Monday, February 25, 2013

Vegan Cheesy Curry

TH is a fan of Annie's macaroni and cheese, but he's been trying to cut down on his dairy intake.  I searched far and wide for a vegan mac and cheese recipe that utilized quinoa instead of nutritionally void pasta. This recipe was adapted from a post I found at averie cooks.  TH liked it so much he requested I make it twice in three days.

Vegan Cheesy Curry

In a saucepan, boil:
1 cup quinoa
2 cups water
Once it has boiled turn the heat down and simmer for fifteen minutes. Set aside.

In a small saucepan, whisk together:
1 can coconut milk
2 tbsp arrowroot powder
1/4 cup nutritional yeast
2 tbsp tahini
3/4 tsp salt
1 tsp garlic powder
2 tbsp Thai red curry paste
juice of 1/2 lemon
Keep whisking the above mixture until the sauce thickens.

Gently mix together quinoa, the sauce mixture and steamed veggies of your choice (red pepper, broccoli, onions, mushrooms).

It's not the most beautiful dish, but it is incredibly tasty; very rich and flavorful.  I promise!




Stitch Fix

TH calls it crack.  I call it a super exciting package full of clothing surprises! Check it out:  http://stitchfix.com/sign_up?referrer_id=3037529.

We don't have a single clothing shop in my tiny town.  Anchorage is the best option for shopping, but it is almost three hours away.  For this reason (and the fact that I like pretty things), I signed up for Stitch Fix as soon as I read about it online.  I waited about three weeks for the chance to fill out a style profile and schedule my packages.  Each box contains five items (based on a questionnaire you fill out). If you choose not to keep anything you pay a $20 styling fee.  If you keep one item (or more) the styling feel is subtracted from your bill.  If you keep the whole box you subtract the styling fee and get a 25% discount.  Each shipment includes cute styling cards, which are so helpful to me as I struggle with accessorizing.  It is so much fun! 

The items I kept from my last Stitch Fix:



Yelapa, Mexico

TH and I travel to Mexico at least once a year.  We've explored most of the coastline, but not much of the interior.  (I live in Alaska.  December vacation = beachtime.)   Our most recent trip was to Yelapa, a small fishing village, forty minutes (by boat) south of Puerto Vallarta.  In planning our travels, we were looking for a quiet, charming, fishable, and rustic-esque vacation spot.  Jackpot.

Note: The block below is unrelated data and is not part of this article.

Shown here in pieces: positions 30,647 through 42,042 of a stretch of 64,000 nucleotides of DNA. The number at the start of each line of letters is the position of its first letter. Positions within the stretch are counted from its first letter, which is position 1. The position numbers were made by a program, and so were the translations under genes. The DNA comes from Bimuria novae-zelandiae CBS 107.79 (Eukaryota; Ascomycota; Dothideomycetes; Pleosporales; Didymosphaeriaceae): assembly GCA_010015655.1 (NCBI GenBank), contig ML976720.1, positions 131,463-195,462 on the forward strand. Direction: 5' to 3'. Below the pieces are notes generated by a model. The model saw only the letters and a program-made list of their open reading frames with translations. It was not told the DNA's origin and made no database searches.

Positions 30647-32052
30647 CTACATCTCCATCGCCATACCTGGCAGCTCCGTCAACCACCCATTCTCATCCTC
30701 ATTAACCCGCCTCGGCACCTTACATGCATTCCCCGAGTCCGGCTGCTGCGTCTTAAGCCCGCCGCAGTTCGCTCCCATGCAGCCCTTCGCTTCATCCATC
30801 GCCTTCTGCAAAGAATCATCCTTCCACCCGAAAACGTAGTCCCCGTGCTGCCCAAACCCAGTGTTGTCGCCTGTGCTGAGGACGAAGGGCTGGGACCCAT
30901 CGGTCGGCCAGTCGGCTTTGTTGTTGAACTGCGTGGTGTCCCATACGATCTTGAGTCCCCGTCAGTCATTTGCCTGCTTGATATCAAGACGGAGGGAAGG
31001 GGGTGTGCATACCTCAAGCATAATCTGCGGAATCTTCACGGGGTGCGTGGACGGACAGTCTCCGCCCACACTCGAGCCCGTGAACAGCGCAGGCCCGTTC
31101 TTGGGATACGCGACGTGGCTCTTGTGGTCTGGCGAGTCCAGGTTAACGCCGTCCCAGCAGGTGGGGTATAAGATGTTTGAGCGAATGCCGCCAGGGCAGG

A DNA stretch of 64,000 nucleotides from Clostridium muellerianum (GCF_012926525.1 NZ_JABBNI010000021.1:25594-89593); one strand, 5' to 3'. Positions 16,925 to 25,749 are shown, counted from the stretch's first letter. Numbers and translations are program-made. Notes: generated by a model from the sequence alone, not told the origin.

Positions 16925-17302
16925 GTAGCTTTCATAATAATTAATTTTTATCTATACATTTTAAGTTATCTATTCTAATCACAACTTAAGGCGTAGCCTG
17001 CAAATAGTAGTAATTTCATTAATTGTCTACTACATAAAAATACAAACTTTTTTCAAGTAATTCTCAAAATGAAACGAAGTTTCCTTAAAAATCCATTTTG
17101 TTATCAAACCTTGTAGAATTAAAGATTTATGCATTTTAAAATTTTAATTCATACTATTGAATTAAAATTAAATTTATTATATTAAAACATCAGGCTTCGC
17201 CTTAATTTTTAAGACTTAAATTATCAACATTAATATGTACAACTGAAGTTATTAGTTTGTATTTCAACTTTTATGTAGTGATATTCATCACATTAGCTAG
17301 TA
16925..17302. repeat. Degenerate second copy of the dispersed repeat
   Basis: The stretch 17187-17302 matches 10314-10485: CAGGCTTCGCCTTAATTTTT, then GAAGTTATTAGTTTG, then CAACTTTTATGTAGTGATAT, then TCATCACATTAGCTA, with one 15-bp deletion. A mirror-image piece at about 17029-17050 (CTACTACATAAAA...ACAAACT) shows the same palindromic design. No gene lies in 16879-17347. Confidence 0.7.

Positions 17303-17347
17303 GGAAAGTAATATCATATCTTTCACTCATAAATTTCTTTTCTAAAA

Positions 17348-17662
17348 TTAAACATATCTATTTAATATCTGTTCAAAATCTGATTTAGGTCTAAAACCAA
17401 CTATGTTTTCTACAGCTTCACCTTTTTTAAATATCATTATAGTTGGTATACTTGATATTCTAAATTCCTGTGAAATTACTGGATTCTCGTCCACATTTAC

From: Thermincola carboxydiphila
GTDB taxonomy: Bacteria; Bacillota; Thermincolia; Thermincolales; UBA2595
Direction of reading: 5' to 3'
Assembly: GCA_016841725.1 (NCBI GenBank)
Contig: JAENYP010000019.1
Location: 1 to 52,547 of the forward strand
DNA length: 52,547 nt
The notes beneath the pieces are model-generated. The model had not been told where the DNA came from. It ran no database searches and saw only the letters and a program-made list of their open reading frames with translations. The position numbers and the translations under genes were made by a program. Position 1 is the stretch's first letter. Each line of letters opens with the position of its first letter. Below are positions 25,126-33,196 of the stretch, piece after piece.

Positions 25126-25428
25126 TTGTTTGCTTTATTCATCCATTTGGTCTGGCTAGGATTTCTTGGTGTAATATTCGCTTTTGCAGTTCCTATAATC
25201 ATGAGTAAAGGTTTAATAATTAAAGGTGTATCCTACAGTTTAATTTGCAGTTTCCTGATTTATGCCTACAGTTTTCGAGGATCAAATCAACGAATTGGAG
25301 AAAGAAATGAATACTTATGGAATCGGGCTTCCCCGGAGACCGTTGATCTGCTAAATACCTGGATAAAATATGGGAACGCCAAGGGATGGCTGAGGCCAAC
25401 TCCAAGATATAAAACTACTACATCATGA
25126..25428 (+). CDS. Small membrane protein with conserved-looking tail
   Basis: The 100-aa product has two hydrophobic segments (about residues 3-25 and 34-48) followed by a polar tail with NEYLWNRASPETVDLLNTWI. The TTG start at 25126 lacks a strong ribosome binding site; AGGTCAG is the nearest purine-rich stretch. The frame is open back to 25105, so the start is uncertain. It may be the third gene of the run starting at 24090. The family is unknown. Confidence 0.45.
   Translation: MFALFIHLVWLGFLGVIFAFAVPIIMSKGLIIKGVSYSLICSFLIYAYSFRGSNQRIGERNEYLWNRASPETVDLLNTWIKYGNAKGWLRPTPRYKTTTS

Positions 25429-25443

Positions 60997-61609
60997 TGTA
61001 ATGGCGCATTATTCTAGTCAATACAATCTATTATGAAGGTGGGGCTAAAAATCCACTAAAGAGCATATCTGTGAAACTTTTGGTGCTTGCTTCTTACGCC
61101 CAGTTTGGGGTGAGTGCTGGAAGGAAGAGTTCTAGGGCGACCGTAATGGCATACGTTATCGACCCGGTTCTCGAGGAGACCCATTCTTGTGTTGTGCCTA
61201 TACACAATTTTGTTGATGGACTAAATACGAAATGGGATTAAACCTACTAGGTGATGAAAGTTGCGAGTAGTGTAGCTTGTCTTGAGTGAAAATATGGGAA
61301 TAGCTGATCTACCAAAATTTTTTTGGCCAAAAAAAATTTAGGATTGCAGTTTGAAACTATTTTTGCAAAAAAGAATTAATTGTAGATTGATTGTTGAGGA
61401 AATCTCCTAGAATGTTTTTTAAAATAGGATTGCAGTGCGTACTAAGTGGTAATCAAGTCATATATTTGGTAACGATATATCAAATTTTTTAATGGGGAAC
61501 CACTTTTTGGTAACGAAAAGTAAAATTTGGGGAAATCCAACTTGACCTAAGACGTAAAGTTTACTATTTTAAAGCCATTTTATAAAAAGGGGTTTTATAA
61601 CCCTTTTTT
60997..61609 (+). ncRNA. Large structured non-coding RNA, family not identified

Things to look out for in Yelapa: 
  • The pie lady!!  She appears on the beach in the afternoons, toting coconut, lemon meringue, cheesecake, and chocolate mousse slices.  By the end of our stay I was thinking about pie more often than where to get my next margarita.  Forty pesos a slice may sound steep, but a thick triangle of pastry paradise won't leave you disappointed.  


Sneaky Picture of The Pie Lady 
  • Dog and horse poop; it's everywhere.  But the dogs are really cute.  
  • Manguito's, located at the base of the bridge on the way to the far away (and elusive) waterfall. Luis serves margaritas that will make the waterfall even more elusive.  

  • Raicilla.  Do not let any "friends" convince you to take a shot of this home-brewed agave liquor.  Your next day burps will still taste like charcoal simmered in a pot of diesel. 
  • Shambala and Tacos y Mas.  Both restaurants offer incredible food (try the goat cheese spring roll at Shambhala and the avocado pie at Tacos y Mas), dangerously good margaritas, and impeccable service.  
  • Free spirits.  As Jack Donaghy says, "Never go with a hippie to a second location."


Things you don't have to look out for in Yelapa:  
  • Cars. The cobblestone roads transport only horses and a few 4-wheelers. 
Sneaky Picture #2

  • Timeshare salesmen.  This is not a highly targeted sales market.  If you spend a week or so on the beach you will get to know the three jewelry tray dudes and the two iguana-pose photographers. 
  • Thieves.  Our friends stayed in a house with one wall.  Our landlord told us that in the past thirteen years he knew of a two thefts of tourist items, both of which were resolved when the village pressured the thieves into returning the goods.  I'm not saying you shouldn't take standard precautions, but we personally felt incredibly safe.